Why Are Correctional Facilities the Nation’s Largest Mental Health Care Providers?

Credit: Prins, Jacob and Laura Draper & McQuaid, Russ. Courtesy of: New York: Council of State Governments Justice Center, 2009.http://cbs4indy.com/2015/09/03

The women’s ward at Central State Hospital, 1926. Courtesy of: Indiana Historical Society, Indianapolis

The Old Pathology Building on the former Central State Hospital grounds, Indianapolis, Indiana. Courtesy of: IndyStar Newspaper

Credit: Segal, Steven P. Deinstitutionalization, in Terry Mizrahi and Larry E. Davis, editors Encyclopedia of Social Work 20th edn. Courtesy of: New York: Oxford University Press, 2008

Credit: Beeler, Donald B. Deinstitutionalization of Indiana State Mental Hospitals: A Staff Report. Courtesy of: Indiana Department of Mental Health, 1977

This former Veterans Administration Medical Center has been the home of Larue D. Carter Memorial Hospital since 1996. Credit: Scott, Kate and Tabitha Hubbard.

Obituary of reformer Albert Thayer, Indianapolis News, October 1, 1920.

This image shows the brutal architecture of modern prisons. Image of New Castle Correctional Facility. 2015. Credit: Scott, Kate and Tabitha Hubbard.

Image from Richard Ross’s Juvenile in Justice Series. Ross hopes these images will reveal the true conditions of the justice system and lead to change. Credit: Ross, Richard. Juvenile in Justice. Courtesy of: http://richardross.net/juvenile-in-justice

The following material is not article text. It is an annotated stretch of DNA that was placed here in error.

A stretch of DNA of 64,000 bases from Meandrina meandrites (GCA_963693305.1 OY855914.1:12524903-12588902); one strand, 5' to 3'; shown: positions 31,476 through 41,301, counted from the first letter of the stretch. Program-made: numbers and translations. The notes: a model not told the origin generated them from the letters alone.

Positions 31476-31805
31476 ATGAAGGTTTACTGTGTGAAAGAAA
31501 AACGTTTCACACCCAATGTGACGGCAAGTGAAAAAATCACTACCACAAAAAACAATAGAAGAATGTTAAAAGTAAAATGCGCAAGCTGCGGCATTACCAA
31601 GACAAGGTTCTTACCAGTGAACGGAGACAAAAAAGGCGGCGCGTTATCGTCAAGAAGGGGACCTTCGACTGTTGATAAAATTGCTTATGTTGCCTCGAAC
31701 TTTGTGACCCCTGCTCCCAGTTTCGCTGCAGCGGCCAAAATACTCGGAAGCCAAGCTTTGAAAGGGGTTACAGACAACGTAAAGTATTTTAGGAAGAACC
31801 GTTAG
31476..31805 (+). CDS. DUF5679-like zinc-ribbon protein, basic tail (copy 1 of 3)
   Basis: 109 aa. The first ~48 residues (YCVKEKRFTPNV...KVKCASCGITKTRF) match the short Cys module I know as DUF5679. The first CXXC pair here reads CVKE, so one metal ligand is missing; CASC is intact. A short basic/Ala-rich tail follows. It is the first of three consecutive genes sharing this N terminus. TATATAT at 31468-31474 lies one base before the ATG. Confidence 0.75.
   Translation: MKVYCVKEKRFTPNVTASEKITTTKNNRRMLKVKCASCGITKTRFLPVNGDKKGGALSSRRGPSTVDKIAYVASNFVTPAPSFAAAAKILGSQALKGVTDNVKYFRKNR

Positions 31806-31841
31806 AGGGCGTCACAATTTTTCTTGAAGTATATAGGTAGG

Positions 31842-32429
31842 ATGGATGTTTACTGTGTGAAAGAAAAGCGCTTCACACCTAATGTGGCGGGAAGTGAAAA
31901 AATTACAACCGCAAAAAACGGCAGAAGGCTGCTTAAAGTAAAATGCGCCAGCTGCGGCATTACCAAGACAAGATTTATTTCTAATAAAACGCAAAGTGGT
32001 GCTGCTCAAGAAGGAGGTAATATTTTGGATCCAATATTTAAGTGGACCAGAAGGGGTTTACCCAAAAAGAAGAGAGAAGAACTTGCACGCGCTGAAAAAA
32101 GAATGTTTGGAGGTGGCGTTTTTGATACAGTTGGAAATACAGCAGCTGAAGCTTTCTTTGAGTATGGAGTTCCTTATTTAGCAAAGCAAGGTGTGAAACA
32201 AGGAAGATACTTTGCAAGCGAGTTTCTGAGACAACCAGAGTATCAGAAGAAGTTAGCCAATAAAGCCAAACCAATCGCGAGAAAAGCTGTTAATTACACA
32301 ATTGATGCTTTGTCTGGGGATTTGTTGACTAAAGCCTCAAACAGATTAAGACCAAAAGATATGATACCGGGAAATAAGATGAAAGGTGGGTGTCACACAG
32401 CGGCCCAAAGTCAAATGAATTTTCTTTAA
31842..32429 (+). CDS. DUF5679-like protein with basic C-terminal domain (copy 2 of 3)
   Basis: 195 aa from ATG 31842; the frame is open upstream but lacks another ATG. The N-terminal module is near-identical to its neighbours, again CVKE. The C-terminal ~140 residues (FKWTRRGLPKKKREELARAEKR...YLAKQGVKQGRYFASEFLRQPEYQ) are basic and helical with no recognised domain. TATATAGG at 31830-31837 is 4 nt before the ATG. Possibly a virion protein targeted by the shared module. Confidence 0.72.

Credit: Photo by Richard Ross Courtesy of: http://richardross.net/juvenile-in-justice

Courtesy of: http://www.cdc.gov/mmwr/preview/mmwrhtml/mm5920a3.htm

Central State Hospital, Indianapolis, Indiana
On November 21, 1848, Indiana Hospital for the Insane opened in Indianapolis.

It was later renamed Central State Hospital. In its first decade of operation, the Indiana Hospital for the Insane housed and treated nearly 1,800 people.

In the 19th century, patients at Central State included those who had severe mental illness, epilepsy, and alcoholism. “Religious excitement” and “disappointment in love” were listed among the many causes of “insanity.”

The Old Pathology Building on the former Central State Hospital grounds, Indianapolis, Indiana
In 1992, with a dwindling patient population and scandals resulting from poor management, Governor Evan Bayh ordered Central State Hospital to close. In June 1994, the facility closed after 146 years of operation. Indiana was part of the national trend of deinstitutionalization, the gradual, systematic closing of state mental hospitals.

Today, most of Central State’s buildings have been demolished, although a few have been repurposed. Since 1969, the Old Pathology Building (pictured on the left) has been the home of the Indiana Medical History Museum.

Larue D. Carter Memorial Hospital Indianapolis, Indiana
When state mental hospitals closed, some patients returned to their home communities. Others moved to new treatment facilities, such as nursing homes or other psychiatric hospitals. When Central State Hospital closed, some patients and staff transferred to Larue D. Carter Memorial Hospital.